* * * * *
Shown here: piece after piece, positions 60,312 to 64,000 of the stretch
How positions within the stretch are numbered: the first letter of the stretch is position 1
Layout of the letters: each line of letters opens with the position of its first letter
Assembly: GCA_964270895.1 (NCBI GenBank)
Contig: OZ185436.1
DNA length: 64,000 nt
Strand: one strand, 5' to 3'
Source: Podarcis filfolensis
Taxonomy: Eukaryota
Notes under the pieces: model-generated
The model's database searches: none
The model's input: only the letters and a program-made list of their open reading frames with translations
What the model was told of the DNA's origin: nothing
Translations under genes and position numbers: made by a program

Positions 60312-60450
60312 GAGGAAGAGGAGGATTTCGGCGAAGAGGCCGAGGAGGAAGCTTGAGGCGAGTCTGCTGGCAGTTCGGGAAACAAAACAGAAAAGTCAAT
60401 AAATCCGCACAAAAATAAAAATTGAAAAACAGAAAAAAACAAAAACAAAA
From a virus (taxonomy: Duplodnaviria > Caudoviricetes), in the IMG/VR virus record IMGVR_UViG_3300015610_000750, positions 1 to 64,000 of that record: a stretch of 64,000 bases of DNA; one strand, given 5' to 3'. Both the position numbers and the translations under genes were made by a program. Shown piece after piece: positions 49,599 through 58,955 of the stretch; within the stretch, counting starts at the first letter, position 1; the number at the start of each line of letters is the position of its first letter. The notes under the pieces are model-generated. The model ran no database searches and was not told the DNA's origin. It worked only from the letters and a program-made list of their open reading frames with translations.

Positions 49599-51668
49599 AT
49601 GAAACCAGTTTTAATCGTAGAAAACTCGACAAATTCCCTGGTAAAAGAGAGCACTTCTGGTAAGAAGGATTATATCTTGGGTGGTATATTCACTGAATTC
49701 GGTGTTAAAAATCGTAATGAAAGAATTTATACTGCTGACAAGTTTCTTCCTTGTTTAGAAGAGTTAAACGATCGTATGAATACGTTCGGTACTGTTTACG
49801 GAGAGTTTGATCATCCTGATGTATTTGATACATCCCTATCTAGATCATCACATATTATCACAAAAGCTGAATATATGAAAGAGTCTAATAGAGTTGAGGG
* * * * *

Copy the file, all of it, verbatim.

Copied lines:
Shown here: piece after piece, positions 60,312 to 64,000 of the stretch
How positions within the stretch are numbered: the first letter of the stretch is position 1
Layout of the letters: each line of letters opens with the position of its first letter
Assembly: GCA_964270895.1 (NCBI GenBank)
Contig: OZ185436.1
DNA length: 64,000 nt
Strand: one strand, 5' to 3'
Source: Podarcis filfolensis
Taxonomy: Eukaryota
Notes under the pieces: model-generated
The model's database searches: none
The model's input: only the letters and a program-made list of their open reading frames with translations
What the model was told of the DNA's origin: nothing
Translations under genes and position numbers: made by a program

Positions 60312-60450
60312 GAGGAAGAGGAGGATTTCGGCGAAGAGGCCGAGGAGGAAGCTTGAGGCGAGTCTGCTGGCAGTTCGGGAAACAAAACAGAAAAGTCAAT
60401 AAATCCGCACAAAAATAAAAATTGAAAAACAGAAAAAAACAAAAACAAAA
From a virus (taxonomy: Duplodnaviria > Caudoviricetes), in the IMG/VR virus record IMGVR_UViG_3300015610_000750, positions 1 to 64,000 of that record: a stretch of 64,000 bases of DNA; one strand, given 5' to 3'. Both the position numbers and the translations under genes were made by a program. Shown piece after piece: positions 49,599 through 58,955 of the stretch; within the stretch, counting starts at the first letter, position 1; the number at the start of each line of letters is the position of its first letter. The notes under the pieces are model-generated. The model ran no database searches and was not told the DNA's origin. It worked only from the letters and a program-made list of their open reading frames with translations.

Positions 49599-51668
49599 AT
49601 GAAACCAGTTTTAATCGTAGAAAACTCGACAAATTCCCTGGTAAAAGAGAGCACTTCTGGTAAGAAGGATTATATCTTGGGTGGTATATTCACTGAATTC
49701 GGTGTTAAAAATCGTAATGAAAGAATTTATACTGCTGACAAGTTTCTTCCTTGTTTAGAAGAGTTAAACGATCGTATGAATACGTTCGGTACTGTTTACG
49801 GAGAGTTTGATCATCCTGATGTATTTGATACATCCCTATCTAGATCATCACATATTATCACAAAAGCTGAATATATGAAAGAGTCTAATAGAGTTGAGGG